The world watched in horror on Monday as flames nearly consumed the 850-year-old Notre Dame Cathredal.
Though the historic monument of Christianity and worship escaped complete destruction, colossal damages from the fire ensured that the cathedral will never be the same.
In a recent Facebook post, Sister Sharon Eubank, the first counselor in the general Relief Society presidency, shared a message of solidarity and hope and showed how this tragedy can be a metaphor for our own lives.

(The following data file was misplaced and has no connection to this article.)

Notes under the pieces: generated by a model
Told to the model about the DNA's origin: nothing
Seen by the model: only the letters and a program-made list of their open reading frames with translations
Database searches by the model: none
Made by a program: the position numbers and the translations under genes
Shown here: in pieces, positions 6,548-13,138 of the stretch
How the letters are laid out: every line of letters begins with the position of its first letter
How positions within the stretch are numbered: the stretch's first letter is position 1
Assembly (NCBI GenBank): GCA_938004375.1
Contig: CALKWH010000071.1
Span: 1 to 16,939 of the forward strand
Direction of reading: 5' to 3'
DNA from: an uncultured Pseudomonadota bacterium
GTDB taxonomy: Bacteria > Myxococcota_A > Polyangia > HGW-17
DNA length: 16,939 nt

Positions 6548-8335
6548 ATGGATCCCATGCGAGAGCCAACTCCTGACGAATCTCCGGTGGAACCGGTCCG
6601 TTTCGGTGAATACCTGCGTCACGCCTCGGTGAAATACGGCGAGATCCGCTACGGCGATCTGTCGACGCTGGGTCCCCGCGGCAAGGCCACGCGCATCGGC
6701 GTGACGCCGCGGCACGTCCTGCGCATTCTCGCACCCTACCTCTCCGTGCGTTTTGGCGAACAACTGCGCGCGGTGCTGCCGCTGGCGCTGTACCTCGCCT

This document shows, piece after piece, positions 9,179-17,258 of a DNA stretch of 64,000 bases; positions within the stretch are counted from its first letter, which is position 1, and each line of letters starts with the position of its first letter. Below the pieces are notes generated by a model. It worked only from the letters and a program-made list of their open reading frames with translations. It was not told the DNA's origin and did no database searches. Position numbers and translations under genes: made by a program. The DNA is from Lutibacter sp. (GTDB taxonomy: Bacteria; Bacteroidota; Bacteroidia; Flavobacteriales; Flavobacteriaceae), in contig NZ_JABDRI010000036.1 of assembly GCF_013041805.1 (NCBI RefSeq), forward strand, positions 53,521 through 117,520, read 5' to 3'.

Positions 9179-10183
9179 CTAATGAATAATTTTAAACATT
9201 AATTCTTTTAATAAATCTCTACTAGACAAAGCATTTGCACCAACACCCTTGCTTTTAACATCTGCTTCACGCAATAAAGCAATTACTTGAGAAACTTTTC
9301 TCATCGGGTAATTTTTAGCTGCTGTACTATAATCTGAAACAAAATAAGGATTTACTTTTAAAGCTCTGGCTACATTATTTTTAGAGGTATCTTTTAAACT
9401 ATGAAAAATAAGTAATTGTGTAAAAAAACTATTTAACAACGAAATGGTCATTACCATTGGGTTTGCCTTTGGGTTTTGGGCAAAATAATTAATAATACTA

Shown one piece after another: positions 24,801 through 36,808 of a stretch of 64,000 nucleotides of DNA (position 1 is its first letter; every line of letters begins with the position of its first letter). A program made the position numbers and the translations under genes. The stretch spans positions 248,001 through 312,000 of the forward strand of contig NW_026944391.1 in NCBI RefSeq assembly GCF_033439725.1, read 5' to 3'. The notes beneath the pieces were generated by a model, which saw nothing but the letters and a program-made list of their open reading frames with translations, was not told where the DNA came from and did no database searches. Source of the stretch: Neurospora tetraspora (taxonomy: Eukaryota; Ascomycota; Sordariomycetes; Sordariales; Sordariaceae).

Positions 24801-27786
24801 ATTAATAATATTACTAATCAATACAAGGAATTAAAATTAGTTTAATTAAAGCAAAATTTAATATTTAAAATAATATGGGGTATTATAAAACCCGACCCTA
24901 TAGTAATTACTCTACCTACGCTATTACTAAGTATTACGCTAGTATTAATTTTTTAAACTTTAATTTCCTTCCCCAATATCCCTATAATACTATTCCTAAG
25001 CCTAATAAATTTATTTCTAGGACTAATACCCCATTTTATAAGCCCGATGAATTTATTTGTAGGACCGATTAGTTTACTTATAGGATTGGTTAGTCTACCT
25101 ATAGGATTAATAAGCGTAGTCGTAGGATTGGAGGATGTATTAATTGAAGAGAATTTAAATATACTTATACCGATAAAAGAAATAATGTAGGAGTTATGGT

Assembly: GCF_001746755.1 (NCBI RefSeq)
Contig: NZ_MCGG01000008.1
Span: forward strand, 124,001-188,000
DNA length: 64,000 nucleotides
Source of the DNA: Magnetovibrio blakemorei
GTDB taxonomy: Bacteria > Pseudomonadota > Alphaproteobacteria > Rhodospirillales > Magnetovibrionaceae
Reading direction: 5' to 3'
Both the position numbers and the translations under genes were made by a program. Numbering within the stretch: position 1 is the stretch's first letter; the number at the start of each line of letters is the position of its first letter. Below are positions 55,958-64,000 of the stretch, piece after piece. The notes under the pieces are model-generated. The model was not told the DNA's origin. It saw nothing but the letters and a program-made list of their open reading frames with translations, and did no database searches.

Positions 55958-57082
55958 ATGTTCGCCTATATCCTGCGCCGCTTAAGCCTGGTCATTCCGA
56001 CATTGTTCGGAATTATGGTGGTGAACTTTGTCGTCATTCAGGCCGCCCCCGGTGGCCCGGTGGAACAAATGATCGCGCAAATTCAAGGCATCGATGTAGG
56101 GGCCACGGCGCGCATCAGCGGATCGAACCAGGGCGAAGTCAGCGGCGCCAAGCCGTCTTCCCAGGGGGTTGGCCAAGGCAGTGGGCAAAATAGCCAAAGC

"I spent 2006 living in Paris. My apartment was just a few blocks from Notre Dame Cathedral, and I can’t count how many times I walked along the river and ended up staring at that stunning church. With the rest of the world, I watched in horror as the 850-year-old Notre Dame Cathedral was on fire. I read a news report describing the 'forest' of lumber that medieval craftsmen used to build the great ceiling. Many of those trees, in order to be long enough, were 300+ years old. I can’t imagine how those laborers cut down those trees, dragged them to the little island in the middle of the river where the cathedral stands, hoisted them hundreds of feet into the air, and somehow attached them to the walls and roof. Tragedies like this one make us mourn what is lost. Much of it is not replaceable. There is no way to calculate the value of what a visit to that glorious edifice has meant to millions of people. Our hearts are with beloved Paris. "But I also believe the cathedral can and will be rebuilt and will be even better suited to serve as a reminder of God’s love—ancient and modern—to all who visit. Most importantly, our Heavenly Father can make 'cathedrals' of each of us. We will probably have to suffer the scorching of our hearts to really know the depth of His power and love. We long to keep the old-growth forest on which we’ve built our lives. But He has a plan that is even better. When we call out, Jesus Christ rushes to our aid to help quench the flames. Let us turn our hearts over to Him and not be afraid to build with His beauty upon our ashes."